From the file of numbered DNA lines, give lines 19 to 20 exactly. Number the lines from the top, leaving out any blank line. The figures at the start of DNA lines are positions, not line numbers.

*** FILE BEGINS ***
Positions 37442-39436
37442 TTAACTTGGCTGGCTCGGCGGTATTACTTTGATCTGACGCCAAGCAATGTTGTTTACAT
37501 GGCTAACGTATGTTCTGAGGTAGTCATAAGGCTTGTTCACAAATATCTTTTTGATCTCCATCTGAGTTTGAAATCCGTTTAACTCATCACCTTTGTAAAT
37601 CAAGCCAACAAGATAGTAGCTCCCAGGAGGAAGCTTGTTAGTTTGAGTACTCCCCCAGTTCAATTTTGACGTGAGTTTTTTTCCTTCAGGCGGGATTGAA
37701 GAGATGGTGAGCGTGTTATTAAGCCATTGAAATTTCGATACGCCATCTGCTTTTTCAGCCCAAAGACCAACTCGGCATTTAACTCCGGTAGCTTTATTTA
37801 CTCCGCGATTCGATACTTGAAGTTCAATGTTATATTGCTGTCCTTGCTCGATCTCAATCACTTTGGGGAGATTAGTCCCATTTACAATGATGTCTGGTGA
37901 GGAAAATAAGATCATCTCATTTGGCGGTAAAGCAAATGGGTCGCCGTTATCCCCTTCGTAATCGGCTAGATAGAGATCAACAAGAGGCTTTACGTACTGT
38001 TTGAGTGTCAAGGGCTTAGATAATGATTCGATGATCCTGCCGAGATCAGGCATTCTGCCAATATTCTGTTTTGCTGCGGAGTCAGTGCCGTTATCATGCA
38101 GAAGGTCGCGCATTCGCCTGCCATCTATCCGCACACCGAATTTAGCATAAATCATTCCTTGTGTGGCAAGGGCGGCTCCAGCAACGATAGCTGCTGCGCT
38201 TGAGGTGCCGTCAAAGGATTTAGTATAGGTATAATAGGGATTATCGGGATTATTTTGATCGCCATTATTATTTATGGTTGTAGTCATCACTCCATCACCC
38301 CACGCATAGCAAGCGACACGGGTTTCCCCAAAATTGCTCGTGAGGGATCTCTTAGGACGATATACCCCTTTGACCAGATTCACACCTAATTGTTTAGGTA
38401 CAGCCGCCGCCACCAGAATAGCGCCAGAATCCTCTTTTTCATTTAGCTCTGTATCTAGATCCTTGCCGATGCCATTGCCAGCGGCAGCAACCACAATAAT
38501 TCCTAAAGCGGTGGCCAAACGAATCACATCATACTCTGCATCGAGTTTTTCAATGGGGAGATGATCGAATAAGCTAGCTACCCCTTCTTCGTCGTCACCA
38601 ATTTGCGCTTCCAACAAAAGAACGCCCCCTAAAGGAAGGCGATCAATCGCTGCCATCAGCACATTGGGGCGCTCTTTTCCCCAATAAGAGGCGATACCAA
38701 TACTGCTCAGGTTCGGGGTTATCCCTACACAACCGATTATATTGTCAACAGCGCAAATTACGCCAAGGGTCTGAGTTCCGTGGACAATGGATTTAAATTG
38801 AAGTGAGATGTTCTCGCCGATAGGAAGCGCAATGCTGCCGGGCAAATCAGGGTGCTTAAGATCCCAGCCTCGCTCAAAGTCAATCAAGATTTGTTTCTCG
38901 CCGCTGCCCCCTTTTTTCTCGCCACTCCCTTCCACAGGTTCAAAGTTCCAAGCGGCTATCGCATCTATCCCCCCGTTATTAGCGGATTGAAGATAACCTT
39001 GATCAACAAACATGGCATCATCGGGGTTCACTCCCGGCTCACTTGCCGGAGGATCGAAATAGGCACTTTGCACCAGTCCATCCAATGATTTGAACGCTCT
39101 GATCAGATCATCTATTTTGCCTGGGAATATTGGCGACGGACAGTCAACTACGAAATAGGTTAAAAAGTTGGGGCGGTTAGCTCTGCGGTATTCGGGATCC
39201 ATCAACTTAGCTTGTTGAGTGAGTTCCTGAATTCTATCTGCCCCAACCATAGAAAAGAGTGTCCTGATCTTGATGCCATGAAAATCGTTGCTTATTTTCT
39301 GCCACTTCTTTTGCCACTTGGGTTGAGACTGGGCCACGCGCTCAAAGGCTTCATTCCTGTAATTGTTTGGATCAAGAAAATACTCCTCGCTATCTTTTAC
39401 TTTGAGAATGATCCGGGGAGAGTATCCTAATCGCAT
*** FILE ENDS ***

39101 GATCAGATCATCTATTTTGCCTGGGAATATTGGCGACGGACAGTCAACTACGAAATAGGTTAAAAAGTTGGGGCGGTTAGCTCTGCGGTATTCGGGATCC
39201 ATCAACTTAGCTTGTTGAGTGAGTTCCTGAATTCTATCTGCCCCAACCATAGAAAAGAGTGTCCTGATCTTGATGCCATGAAAATCGTTGCTTATTTTCT